This week second grade students from the Lowell Area Schools visited the Wittenbach Wege Center to learn about the Michigan Sugar Bush. As days become warmer yet nights are still cool, sap in maple trees is tapped and used to make syrup and sugar. One stop taught students about the pioneer sugar bush, another about the Native American sugar bush, and a third demonstrated more about the process along with a craft.
Inside the center students were taught how old a maple tree should be before it’s tapped, how 40 gallons of sap makes only one gallon of syrup, and more. They were each given a “tree cookie” and were able to make a necklace, which included beads to represent the soil, water, and sun needed for maple trees to grow.
At the Pioneer sugar bush location there was discussion about why and how a tree is tapped in order to get sap to flow. Students learned that the hole should be drilled upward to help with the flow of sap out of the tree. Also, the south side of a tree is best to tap with a spile because the sap will be warmed by the sun and flow easier.
Once a bucket is hung from a spile it is covered to keep out rain and snow, which would lengthen the boiling process, which removes water from the sap. The cover also keep deer or other bush animals from lapping up a free treat. Students also learned that it was typically the kids in the pioneer days who would gather the buckets filled with sap and take it to where it was being boiled down into syrup.
As the water is boiled out of the sap, it become thicker. The liquid was also strained two times in order to remove any particles which may have gotten into during the boiling process. The second filter was made of wool.
Donuts were often made, fried in sap to cook them. Hot syrup would also be poured over snow to make a frozen treat. And pickles would be served as well! The dough above is ready to be cooked, making a yummy treat.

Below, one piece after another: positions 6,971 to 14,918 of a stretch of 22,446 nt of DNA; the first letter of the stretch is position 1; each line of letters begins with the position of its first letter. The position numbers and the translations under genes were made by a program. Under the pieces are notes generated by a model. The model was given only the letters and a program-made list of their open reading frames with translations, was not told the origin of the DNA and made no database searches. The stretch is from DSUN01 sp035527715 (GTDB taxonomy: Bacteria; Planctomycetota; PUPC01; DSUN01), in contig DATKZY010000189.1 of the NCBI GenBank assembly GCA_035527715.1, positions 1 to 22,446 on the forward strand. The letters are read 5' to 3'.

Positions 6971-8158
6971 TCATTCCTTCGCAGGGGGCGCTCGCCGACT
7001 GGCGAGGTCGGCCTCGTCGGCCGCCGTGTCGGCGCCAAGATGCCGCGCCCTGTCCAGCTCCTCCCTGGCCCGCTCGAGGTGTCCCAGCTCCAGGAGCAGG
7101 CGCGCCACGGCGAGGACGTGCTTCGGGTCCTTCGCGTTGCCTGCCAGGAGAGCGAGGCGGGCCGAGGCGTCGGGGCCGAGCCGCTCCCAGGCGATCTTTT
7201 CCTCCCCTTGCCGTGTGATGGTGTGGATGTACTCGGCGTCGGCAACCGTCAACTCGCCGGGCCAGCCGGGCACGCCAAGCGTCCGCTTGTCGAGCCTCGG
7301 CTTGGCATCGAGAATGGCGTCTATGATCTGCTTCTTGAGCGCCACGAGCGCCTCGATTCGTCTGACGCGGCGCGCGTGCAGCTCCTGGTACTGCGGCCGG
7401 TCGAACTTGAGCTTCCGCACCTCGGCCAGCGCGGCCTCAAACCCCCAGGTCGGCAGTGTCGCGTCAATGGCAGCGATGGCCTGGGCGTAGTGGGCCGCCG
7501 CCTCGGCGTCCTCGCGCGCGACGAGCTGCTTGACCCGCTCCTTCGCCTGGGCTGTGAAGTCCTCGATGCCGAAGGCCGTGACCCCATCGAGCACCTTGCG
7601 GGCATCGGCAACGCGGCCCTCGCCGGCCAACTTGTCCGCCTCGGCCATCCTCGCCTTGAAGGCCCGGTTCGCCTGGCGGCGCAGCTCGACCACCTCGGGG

Syrup made early in the season is typically lighter in color.
At the Native American sugar bush the story of how a young boy discovered the sweet sap maple trees provide. The liquid would be put into hollowed out logs with the water being removed by placing hot stones into the sap. Stirring would continue until the water was removed leaving behind maple sugar pieces. Native Americans would eat up to 30 pounds of sugar each year. It’s often compared to honey as far as being used as a sweetener.
Students were able to take part in games Native Americans played, including sliding “snakes” along a track in the snow to see how far they could go. They also tried their hand at throwing a corn cob with a feather attached through a hoop made from sticks which was hanging from a tree branch.
The wigwam was also set up showing different aspects of Native American life and culture.
If this look into the history of how maple syrup was made in the past looks interesting, head to the Wittenbach Wege Center tomorrow between 9am-1pm to learn about the pioneer and Native American sugar bush. The living history stops will give visitors the opportunity to experience the sugar bush first-hand. The donuts alone are worth the visit! Come hungry and eat a pancake breakfast being served from 9am-noon. And save some time to head to SwissLane Farm between 11am-3pm to tour a modern sugar shack and take a hayride among maple trees to see how sap is being collected ($2/person for the tour and hayride).